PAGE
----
Peter: You know you can’t preach people into transformation. I think that was a value system he had. But there are very structured ways that this is happening. Restorative justice is now in schools doing restorative practices. And if they find different conflict mediation skills among teachers, the number of kids that are put on suspension goes way down. So it’s not to say that people don’t like these kids so I’m going to warehouse them, is a harsher statement than I would make. It’s not, “I don’t like the kids,” it’s that I don’t have the connection, the social capital to know how to embrace these kids in a functional way. And so youth advocacy programs somebody just says, isn’t that just creating another empire? Well it’s not. Empires have to be centralized. Empires are people that know what’s best for others.

  What’s radical about Jerry was he decided he did not know what’s best for these kids. That was the real slavery of the Israelites, is they had no agency or ownership of what they thought was best for them. So they gave up the land and the cows. So most of these departure stories are people that said, “How do we get communities and maybe give them restorative practice skills to keep kids in the classroom? How do we keep kids out of jail by having someone in the neighborhood who has some relationship skills helping a family cope better?” Because usually kids that get in trouble, it’s a measure of them feeling outside.

  I think as a community we have to confront the question, how do we embrace the deviants? We have a situation in my neighborhood where people are uncomfortable with people asking them for money all the time, and once in a while it gets violent. So we said, “What are we going to do about this?” And the first thing we did was say we’re going to call them park and bench people. We’re not going to call them addicts. We’re not going to call them mentally ill. We’re not going to call them criminals. We’re going to say they basically are living on parks and benches, and how can we over time develop a relationship with them rather than calling the police and saying, “Get these people out of my sight.” So the institutional side would say that they’re dangerous and need to hire somebody to protect me.

  What you know from your work all these years, John, that the safe neighborhood is where neighbors have an eye on the street, and police are needed but rarely. So you put most of your attention, and your storytelling, and your narrative. And I think this is what the exodus story is about, in the hands of neighbors figuring out how they’re going to make their place better. And then once in a while they need a perfection.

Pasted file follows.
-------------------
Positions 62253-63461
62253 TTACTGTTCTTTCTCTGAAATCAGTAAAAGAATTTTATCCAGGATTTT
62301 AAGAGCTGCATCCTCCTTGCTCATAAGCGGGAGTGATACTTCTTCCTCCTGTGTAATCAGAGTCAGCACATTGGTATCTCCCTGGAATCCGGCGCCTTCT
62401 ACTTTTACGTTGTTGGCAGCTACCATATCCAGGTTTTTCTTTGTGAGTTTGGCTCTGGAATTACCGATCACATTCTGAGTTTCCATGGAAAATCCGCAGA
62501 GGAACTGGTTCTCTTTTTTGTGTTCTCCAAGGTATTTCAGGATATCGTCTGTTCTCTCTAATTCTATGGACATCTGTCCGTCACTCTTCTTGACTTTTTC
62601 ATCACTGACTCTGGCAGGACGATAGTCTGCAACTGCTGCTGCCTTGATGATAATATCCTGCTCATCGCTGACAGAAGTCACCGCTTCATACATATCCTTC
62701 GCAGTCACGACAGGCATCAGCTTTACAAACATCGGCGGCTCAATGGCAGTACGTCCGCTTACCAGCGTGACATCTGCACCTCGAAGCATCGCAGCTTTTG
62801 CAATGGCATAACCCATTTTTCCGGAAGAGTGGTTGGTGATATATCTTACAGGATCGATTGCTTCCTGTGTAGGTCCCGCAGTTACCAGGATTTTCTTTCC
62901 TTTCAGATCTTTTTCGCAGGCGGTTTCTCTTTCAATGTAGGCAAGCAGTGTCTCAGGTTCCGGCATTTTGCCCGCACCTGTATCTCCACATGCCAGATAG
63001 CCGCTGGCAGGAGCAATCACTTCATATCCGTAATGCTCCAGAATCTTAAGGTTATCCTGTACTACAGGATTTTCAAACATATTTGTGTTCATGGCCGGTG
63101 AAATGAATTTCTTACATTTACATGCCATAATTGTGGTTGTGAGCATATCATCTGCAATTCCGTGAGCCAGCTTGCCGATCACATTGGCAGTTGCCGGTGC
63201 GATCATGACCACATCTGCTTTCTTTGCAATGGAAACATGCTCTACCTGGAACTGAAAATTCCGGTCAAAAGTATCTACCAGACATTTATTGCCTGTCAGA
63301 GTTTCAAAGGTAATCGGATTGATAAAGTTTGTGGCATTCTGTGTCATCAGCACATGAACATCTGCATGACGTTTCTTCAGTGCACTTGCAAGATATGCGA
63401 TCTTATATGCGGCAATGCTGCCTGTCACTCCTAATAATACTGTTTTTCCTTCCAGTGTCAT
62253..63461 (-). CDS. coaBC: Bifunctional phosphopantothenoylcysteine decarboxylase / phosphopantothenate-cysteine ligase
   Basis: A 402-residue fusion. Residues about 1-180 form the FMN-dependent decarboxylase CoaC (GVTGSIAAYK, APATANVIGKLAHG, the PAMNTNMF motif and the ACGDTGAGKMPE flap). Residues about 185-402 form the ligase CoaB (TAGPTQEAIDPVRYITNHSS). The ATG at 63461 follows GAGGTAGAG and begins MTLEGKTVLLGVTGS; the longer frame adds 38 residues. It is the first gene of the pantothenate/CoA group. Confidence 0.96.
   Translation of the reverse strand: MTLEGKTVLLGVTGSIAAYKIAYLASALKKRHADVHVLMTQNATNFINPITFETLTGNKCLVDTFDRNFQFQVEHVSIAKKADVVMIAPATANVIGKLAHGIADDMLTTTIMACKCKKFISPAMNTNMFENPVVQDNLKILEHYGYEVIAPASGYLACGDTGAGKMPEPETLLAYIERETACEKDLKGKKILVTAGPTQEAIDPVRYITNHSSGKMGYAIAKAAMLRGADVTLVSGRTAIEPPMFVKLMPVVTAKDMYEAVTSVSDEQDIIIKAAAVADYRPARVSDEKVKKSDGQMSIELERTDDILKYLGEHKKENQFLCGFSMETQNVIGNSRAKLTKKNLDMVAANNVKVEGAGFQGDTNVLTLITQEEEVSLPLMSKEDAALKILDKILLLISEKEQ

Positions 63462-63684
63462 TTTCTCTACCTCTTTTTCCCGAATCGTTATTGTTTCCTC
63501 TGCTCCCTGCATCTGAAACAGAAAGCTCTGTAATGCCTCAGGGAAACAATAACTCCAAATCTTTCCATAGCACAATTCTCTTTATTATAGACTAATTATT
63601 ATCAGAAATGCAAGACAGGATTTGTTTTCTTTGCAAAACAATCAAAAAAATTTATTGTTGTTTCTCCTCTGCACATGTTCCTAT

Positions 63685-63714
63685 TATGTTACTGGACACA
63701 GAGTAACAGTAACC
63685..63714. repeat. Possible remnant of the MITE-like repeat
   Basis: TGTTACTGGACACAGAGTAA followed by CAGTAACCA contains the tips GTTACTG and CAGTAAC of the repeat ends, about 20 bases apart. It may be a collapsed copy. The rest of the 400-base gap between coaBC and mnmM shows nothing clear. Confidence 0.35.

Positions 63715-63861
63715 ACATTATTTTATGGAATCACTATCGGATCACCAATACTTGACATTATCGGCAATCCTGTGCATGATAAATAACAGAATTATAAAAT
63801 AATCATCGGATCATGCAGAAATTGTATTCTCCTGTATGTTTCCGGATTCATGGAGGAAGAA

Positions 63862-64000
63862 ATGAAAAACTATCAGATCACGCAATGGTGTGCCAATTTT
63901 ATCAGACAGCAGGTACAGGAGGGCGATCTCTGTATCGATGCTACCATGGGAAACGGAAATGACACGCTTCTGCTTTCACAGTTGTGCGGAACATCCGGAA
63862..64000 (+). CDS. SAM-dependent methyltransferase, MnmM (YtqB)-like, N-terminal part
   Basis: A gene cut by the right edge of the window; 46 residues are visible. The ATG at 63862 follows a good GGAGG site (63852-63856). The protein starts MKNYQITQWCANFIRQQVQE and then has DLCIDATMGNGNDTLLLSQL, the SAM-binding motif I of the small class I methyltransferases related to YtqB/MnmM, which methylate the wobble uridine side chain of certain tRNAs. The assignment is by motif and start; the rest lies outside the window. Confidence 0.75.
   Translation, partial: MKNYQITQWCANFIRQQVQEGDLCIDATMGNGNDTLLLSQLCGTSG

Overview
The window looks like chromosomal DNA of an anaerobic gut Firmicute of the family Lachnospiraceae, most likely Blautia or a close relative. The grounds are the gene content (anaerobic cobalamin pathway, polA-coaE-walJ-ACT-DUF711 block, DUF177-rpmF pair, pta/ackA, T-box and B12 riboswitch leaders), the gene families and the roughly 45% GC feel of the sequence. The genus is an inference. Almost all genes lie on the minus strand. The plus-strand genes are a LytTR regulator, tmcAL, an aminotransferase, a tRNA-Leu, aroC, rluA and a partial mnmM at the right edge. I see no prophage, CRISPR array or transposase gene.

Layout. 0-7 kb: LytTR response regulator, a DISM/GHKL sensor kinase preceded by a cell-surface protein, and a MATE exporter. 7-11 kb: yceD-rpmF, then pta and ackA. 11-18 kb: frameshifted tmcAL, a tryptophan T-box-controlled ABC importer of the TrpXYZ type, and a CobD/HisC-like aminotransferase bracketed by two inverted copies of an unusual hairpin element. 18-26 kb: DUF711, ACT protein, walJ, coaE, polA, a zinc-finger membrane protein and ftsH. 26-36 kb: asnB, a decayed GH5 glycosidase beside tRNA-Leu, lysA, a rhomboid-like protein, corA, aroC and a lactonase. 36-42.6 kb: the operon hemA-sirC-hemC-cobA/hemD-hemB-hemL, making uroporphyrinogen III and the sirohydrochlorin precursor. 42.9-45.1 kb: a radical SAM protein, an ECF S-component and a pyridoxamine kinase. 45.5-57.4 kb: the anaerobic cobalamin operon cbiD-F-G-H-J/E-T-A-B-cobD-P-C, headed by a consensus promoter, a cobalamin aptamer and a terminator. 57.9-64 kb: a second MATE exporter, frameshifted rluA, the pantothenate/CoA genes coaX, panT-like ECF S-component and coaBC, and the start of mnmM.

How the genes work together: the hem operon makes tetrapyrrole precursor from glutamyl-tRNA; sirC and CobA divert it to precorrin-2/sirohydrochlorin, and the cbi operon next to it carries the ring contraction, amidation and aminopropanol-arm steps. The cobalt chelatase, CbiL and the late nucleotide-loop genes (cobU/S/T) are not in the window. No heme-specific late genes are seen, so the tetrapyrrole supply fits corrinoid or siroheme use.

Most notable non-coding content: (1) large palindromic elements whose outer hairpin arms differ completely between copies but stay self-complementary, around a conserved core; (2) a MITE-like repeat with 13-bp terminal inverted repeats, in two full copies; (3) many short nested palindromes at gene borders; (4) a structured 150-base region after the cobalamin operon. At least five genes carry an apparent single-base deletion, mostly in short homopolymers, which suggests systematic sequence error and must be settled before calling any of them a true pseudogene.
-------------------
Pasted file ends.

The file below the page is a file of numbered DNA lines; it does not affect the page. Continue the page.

John: That naming question that you just mentioned, I think is absolutely critical. What’s the language. And that would lead you to another great non-reformer, a woman in Vancouver named Ann Livingston. Her husband had been addicted, and I think passed on. And she was aware that there were two choices that were presented to her husband. One was jail, and the other was treatment. And for most people neither work. But we still call them addicts, and addict takes on a negative term. So she stimulated the organization in Vancouver of the East Vancouver Association of Drug Users. We’re putting it up front. And it was a vehicle by which they now could not be chased into treatment or jail, but could create, even though they had the label, their way, another way. And they called it harm reduction.

  It was adopted by the city of Vancouver, and now its spread all over the United States. So it was very interesting that she, in a sense, was not trying to reform the addict, she was trying to create an environment where the addicts had the chance to be productive workers within the society. They became crossing guards, and they had an economic development corporation, still do. So I think another way of thinking about it is, let’s ask if there’s another way of seeing people who look deviant, but what we’re going to do is to not focus on the deviance. And will we go another way if we don’t focus on the deviance? The other way is harm reduction, and you can find it in almost any city in the United States. It’s trickled down from Canada to us.

Peter: I think the labeling is huge. And the labeling is most carried by how we measure. The impact that she had was about 70% less people died who were users in Vancouver after she started the harm reduction program, safe injection sites. We had her on our program and I foolishly expressed my bias by asking, “Ann, now did this impact the nature of their addiction? Did it impact their use of drugs?” And she said, “Gee Peter, that’s a question we never asked.” And I thought, “Whoops. That was an answer I never expected, and it told me something about my point of view.” And I thought that really dramatized her departure.